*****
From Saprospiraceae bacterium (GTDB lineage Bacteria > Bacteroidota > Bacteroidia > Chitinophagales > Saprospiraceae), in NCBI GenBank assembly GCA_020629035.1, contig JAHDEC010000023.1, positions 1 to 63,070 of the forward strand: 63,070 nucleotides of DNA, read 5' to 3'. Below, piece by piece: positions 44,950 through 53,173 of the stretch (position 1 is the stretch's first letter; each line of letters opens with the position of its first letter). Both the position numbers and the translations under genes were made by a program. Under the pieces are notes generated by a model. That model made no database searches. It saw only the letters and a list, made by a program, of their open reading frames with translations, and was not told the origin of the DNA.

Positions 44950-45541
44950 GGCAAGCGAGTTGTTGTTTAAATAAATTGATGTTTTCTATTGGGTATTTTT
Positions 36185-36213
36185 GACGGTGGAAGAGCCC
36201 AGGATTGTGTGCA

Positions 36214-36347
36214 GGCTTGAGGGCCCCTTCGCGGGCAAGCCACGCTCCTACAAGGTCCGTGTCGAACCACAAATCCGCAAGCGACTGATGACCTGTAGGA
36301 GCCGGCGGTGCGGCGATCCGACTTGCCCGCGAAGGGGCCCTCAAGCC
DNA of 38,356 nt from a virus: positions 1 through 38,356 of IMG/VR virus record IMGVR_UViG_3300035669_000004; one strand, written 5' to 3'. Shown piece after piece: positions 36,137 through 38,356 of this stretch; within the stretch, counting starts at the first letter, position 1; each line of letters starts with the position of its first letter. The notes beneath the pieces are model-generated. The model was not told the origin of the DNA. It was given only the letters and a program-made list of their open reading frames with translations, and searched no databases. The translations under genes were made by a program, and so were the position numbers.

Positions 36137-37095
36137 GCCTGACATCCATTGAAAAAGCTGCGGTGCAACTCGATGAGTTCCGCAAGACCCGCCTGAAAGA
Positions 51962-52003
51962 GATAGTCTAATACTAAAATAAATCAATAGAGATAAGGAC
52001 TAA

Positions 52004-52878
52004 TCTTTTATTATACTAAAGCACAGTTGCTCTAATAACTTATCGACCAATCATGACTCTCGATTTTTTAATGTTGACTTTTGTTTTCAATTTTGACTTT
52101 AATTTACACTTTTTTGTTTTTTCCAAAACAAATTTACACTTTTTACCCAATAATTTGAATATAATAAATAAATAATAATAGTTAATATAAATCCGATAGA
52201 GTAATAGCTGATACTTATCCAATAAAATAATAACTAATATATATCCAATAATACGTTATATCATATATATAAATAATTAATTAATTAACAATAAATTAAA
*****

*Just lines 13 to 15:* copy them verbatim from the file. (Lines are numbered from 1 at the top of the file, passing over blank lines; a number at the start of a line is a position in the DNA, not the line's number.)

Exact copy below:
Positions 51962-52003
51962 GATAGTCTAATACTAAAATAAATCAATAGAGATAAGGAC
52001 TAA